I don’t know where to start when it comes to Singapore, so I’ll go from the beginning. You see the tops of the skyscrapers on the horizon first and, as the ship draws closer, the city starts to look something like an international architects’ showcase, with huge ,gleaming buildings in all shapes and sizes, from strange curved and leaning towers topped by vegetation to a massive tripod topped by a giant surfboard that we later came to learn was the spectacular Marina Bay Sands Hotel.
Singapore is a smorgasbord of cities, with a Little India bursting with stalls selling everything from saris to chapatis, a clanging Chinatown with its oodles of noodles and garish souvenir knick-knacks, to the shiny modern shopping malls that seem to atop many of the stops on the RTS (underground) system. Indeed, so big and complex are these that it took one couple an hour to find their way back to the ship through the one at the terminal.
The main feeling, though, is that of having stepped into a future where people live in cities in the sky, transport systems are scrupulously clean, fast, efficient and unmanned, foodstuffs and citizens come from all corners of the earth, and family entertainment is taken at gardens created by huge man-made towers, planted from top to bottom with indigenous flora to look at by day, and a magnificent light and sound show to see at night. This is free, but you have to pay a small fee if you want to walk over the meandering skyway that connects two of the towers, or have a drink in the bar at the top of another one (we did both and were glad we had). The show , which takes place at intervals over the course of an evening, was happening as we crossed the skyway (it makes London’s Millennium bridge seem positively pedestrian, if you’ll excuse the pun). The sound and lights made the dazzling Singapore skyline all around us seem even more dramatic, particularly as the elements decided to join in at that moment with a faraway thunderstorm storm lighting up the sky in electric pinks and greens. It was one of those moments that you just know you will never forget.
But Singapore was memorable in so many ways. Its tropical botanical gardens, for instance, have to be the best I have been to anywhere (although, it has to be said, we spent an inordinate amount of time in the cool house given the temperature outside). Then there is the zoo which Lonely Planet hails as the best in the world, with its day- and night-time safaris to see animals who look content in enclosures bounded only by streams, moats and trees. And then, of course, there is the Raffles Hotel, where you can drink your Singapore slings in a bar unchanged since colonial times. There was lots more that we just didn’t have enough time to see, so Singapore has been added to our list of cities worthy of a return visit.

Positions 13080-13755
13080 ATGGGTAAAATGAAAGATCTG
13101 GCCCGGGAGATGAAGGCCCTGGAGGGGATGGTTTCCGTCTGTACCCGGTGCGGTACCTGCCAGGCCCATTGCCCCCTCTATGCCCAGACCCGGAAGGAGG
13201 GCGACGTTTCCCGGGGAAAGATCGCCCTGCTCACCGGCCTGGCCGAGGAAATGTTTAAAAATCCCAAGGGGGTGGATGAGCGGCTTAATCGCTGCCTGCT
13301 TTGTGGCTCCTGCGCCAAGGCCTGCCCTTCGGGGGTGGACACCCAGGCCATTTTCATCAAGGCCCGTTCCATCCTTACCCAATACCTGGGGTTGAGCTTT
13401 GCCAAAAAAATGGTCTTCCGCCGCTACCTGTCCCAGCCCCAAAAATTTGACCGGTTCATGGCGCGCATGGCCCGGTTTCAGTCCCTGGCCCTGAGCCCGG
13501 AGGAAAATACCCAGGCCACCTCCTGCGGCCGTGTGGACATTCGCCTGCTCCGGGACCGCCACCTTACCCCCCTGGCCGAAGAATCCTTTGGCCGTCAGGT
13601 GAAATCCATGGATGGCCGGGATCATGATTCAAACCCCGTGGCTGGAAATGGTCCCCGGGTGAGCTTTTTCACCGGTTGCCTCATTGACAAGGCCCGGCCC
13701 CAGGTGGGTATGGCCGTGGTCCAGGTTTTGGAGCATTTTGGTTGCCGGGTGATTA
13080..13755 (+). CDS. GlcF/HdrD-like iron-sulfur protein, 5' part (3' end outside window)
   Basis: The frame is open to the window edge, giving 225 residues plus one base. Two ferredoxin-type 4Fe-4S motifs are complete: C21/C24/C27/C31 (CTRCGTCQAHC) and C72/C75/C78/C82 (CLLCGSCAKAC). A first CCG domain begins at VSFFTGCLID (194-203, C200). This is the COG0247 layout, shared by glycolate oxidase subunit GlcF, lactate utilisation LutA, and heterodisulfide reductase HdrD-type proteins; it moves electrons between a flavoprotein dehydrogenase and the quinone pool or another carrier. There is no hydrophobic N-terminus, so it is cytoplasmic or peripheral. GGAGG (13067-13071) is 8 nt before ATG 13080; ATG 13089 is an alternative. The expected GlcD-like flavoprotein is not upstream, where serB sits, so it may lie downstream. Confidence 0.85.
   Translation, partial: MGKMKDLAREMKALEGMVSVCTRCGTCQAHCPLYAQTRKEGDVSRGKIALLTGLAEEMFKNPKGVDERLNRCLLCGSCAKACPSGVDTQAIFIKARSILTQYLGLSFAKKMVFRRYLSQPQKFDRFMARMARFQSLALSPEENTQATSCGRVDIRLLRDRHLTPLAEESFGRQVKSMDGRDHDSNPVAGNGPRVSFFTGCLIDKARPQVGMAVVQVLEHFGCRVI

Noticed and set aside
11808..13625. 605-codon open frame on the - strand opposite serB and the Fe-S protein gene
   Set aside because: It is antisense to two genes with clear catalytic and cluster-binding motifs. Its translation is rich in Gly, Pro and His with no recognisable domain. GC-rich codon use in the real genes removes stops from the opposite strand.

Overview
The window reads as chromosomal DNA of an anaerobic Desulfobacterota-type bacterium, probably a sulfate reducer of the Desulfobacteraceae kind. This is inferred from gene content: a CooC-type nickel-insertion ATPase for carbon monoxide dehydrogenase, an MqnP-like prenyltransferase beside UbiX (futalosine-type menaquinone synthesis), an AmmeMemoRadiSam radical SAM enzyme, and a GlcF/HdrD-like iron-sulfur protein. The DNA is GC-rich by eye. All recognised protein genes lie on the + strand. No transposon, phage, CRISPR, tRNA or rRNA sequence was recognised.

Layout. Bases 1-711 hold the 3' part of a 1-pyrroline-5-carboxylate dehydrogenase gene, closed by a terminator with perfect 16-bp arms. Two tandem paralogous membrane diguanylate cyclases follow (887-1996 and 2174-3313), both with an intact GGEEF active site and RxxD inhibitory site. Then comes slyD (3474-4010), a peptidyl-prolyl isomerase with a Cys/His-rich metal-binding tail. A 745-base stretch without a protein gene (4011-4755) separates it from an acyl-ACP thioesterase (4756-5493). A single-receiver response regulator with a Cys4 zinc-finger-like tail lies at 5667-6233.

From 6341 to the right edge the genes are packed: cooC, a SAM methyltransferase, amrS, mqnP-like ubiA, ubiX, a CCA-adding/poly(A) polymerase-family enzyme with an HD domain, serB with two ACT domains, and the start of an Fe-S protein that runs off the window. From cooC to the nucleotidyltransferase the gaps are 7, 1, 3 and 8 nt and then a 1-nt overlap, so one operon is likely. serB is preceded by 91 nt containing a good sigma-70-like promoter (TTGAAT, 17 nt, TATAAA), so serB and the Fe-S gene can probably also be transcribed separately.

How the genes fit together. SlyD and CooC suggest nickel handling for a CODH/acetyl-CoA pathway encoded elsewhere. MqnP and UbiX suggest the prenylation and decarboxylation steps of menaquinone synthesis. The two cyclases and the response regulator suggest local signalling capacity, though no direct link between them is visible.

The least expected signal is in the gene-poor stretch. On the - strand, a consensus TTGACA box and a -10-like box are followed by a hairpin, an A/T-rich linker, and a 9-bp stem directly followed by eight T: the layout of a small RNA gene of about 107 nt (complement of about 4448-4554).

That said, it’s not a utopia, of course. While many of the people there are very pleasant and hugely helpful (as soon as we stepped into a metro someone would stand up to let us sit down, which didn’t altogether please Claudio, though, dismayed that his age was so obvious), some of them can be stupendously rude, particularly, I hate to say, the older ones. Others spoke of the repression that comes with this efficient, but nevertheless totalitarian state.
Personally we saw no, or very little poverty and, as we all compared notes back at dinner on the ship that night, we couldn’t help but conclude that cities in the West could learn a lot from some of those in Australian and Asia, with their cheap, modern and efficient transport systems, free museums, art galleries and swimming pools, user-friendly cycle ways set well away from traffic, immaculately-kept gardens and smart, litter free shopping malls. Perhaps we in the western hemisphere have been basking in the complacency of our heritage for too long and are now being fast overtaken by visionaries in the east.